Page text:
Chicago, St. Paul, Minneapolis and Omaha Turntable

In August 1900, rail service to the community of Currie began with the completion of the Chicago, St. Paul, Minneapolis and Omaha branch line from Bingham Lake. A hand-operated turntable was built the following year, expanded in 1922, and used until the advent of diesel locomotives in the 1950s. In 1972, a local 4-H club restored the historic turntable and preserved Currie’s railroad heritage through the creation of the End-O-Line Railroad Park & Museum.

Children's Blizzard, 1888

The winter of 1887-1888 was ferocious and unrelenting. But nothing prepared southwestern Minnesota for the January storm that came to be known as the Children's Blizzard.

Childs, Ellsworth D. (1843–1927)

A man of diverse interests and talents, Ellsworth D. Childs was a farmer, city councilman, businessman, entrepreneur, church planter, village planter, and writer. As all of these, and more, he profoundly influenced the development of the city of Crookston.

Citizens League

Since 1952, the Citizens League has had a major impact on public policies in Minnesota. A group of civic leaders had the idea of inviting leaders from different parts of the community to the table to solve big policy issues. This meant bringing together lawmakers, union leaders, heads of Minnesota companies, and experts from universities and industries. As a group, these experts and leaders would study an issue and then write a research paper they could all agree on. Then they would do the political work required to make their conclusions a reality.

City of Waconia

The city of Waconia, in Carver County, Minnesota, has a long and rich history. Located just thirty miles southwest of the Twin Cities on the south shore of Lake Waconia, it has long been a tourist destination.

Civil Defense in Minnesota, 1950–1974

During the extended Cold War standoff between the United States and the Soviet Union, many Minnesotans prepared for the terrifying possibility of nuclear war by participating in a variety of civil defense efforts. The civil defense strategies employed in Minnesota changed significantly as the perceived military threat evolved.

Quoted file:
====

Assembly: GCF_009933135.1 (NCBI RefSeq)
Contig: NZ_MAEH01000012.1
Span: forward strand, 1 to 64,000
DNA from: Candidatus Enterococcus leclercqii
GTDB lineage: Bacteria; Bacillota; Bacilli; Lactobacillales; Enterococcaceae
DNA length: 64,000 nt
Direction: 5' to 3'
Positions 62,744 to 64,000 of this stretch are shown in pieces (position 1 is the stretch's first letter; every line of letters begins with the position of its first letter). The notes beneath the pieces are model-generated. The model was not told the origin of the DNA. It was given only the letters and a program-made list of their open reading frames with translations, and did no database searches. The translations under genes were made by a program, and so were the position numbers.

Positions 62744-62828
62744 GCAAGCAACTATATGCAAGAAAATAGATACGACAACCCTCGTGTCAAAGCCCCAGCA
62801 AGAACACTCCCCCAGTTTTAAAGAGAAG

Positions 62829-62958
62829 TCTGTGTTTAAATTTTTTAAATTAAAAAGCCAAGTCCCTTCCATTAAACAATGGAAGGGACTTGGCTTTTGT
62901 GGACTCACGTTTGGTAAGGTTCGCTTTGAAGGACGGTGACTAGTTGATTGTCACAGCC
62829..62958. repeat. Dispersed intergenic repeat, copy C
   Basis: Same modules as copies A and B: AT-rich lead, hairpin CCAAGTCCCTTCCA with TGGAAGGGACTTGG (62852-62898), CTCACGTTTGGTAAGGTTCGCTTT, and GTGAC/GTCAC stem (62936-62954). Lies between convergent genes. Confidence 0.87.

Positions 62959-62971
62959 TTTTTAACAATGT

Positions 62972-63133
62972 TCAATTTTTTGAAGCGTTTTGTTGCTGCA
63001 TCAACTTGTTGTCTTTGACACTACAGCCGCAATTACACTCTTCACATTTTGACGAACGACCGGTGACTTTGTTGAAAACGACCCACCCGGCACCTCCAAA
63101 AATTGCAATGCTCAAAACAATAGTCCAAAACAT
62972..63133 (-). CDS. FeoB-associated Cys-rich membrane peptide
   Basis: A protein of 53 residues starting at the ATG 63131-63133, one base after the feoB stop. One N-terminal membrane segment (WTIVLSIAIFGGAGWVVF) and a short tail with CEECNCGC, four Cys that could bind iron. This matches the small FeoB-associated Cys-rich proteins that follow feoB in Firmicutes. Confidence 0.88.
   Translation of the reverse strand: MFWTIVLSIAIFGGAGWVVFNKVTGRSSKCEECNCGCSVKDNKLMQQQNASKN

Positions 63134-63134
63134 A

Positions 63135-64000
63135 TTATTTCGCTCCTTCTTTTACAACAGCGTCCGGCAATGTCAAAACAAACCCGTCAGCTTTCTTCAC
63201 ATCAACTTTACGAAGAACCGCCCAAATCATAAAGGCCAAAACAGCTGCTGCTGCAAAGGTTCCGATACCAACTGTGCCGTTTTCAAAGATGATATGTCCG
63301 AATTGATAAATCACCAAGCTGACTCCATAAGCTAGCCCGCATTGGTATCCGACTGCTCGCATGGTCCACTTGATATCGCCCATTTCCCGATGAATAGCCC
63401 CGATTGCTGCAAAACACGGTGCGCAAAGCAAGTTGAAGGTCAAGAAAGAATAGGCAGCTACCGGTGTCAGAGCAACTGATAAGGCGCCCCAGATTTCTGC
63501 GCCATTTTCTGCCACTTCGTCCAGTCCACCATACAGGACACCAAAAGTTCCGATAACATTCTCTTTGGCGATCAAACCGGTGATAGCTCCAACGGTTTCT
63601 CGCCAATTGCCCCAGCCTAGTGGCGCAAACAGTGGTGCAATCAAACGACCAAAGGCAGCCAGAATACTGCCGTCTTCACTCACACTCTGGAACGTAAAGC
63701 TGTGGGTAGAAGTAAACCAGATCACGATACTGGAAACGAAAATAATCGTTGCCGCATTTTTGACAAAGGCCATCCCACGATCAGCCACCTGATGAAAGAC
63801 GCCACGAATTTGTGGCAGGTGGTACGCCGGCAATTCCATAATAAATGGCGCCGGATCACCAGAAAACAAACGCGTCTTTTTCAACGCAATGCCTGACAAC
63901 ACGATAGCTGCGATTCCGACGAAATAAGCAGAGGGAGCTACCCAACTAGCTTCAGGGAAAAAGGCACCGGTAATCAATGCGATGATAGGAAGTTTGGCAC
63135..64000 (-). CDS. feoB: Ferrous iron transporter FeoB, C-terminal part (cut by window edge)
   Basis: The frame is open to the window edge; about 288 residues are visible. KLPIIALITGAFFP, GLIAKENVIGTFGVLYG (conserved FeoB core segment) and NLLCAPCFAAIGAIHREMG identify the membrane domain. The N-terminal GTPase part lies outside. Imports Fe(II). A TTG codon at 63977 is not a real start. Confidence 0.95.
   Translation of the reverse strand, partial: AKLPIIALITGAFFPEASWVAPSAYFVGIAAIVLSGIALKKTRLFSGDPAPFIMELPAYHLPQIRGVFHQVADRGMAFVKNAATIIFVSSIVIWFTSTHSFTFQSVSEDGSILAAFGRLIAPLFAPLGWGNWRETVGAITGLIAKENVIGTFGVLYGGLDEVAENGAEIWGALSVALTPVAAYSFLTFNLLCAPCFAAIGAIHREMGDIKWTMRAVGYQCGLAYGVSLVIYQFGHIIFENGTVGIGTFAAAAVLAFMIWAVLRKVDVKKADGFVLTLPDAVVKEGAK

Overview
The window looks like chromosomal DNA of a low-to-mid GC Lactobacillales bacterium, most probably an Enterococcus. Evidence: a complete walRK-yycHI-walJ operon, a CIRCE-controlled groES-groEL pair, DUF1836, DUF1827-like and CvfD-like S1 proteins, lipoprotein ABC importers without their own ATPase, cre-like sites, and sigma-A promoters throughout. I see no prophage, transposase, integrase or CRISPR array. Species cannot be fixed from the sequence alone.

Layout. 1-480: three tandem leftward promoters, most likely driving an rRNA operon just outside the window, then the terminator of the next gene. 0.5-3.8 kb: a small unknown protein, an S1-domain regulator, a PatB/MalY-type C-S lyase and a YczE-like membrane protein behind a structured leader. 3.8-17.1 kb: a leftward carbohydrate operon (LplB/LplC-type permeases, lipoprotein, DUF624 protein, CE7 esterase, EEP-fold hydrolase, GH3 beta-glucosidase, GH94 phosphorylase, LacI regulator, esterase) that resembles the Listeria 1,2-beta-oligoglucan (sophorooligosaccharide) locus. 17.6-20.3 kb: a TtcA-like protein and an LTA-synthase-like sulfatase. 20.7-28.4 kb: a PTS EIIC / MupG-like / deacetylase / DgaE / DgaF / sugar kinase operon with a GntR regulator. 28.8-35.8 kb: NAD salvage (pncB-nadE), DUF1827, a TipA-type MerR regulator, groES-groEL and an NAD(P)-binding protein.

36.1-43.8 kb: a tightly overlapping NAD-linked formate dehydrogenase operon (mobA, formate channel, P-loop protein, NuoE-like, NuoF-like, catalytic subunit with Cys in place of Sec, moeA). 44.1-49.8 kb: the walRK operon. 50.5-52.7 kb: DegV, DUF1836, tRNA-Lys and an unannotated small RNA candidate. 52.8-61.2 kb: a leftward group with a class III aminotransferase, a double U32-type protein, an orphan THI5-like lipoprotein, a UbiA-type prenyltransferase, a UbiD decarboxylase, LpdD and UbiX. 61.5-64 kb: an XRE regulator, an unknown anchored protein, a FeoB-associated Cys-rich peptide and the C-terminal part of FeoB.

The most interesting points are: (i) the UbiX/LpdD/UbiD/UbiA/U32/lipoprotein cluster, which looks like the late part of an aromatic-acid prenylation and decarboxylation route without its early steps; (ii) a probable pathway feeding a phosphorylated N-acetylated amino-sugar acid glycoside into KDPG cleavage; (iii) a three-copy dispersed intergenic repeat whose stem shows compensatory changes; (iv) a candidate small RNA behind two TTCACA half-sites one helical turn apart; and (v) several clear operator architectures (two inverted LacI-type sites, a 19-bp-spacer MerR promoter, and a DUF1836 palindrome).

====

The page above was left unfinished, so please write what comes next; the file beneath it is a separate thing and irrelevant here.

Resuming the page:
Civil Unrest on Plymouth Avenue, Minneapolis, 1967

On the night of July 19, 1967, racial tension in North Minneapolis erupted along Plymouth Avenue in a series of acts of arson, assaults, and vandalism. The violence, which lasted for three nights, is often linked with other race-related demonstrations in cities across the nation during 1967’s “long hot summer.”

Civilian Conservation Corps in Minnesota, 1933–1942

The U.S. Congress paved the way for the Civilian Conservation Corps (CCC) when it passed the Emergency Conservation Work (ECW) Act in March 1933, at the height of the Great Depression. This New Deal program offered meaningful work to young men with few employment prospects. It resulted in a lasting legacy of forestry, soil, and water conservation, as well as enhancements to Minnesota's state and national parks.

Clarks Grove Cooperative Creamery

In 1890, the Danish American community in Clarks Grove established one of the first cooperative creameries in Minnesota. It became a model for the Minnesota dairy industry. Ten years later, there were more than 550 cooperative creameries in the state.

Cleveland, Horace William Shaler (1814–1900)

Horace W. S. Cleveland was a pioneer landscape architect. His greatest achievement was designing a system of parks and parkways in Minneapolis. He advocated preserving spaces for parks in the rapidly growing cities of the American West. Cleveland was especially influential in preserving the banks of the Mississippi River gorge in St. Paul and Minneapolis as parkland.

Cloquet, Duluth, and Moose Lake Fires, 1918

The worst natural disaster in Minnesota history—over 450 dead, fifteen hundred square miles consumed, towns and villages burned flat—unfolded at a frightening pace, lasting less than fifteen hours from beginning to end. The fire began around midday on Saturday, October 12, 1918. By 3:00 a.m. on Sunday, all was over but the smoldering, the suffering, and the recovery.

Clough, David Marston (D.M.), (1846–1924)

What David Marston (D.M.) Clough lacked in education and polish he made up for in common sense and drive, serving as Minnesota's thirteenth governor during his rise from lumberman to lumber baron.

Cold Spring Granite Company and the Henry N. Alexander Family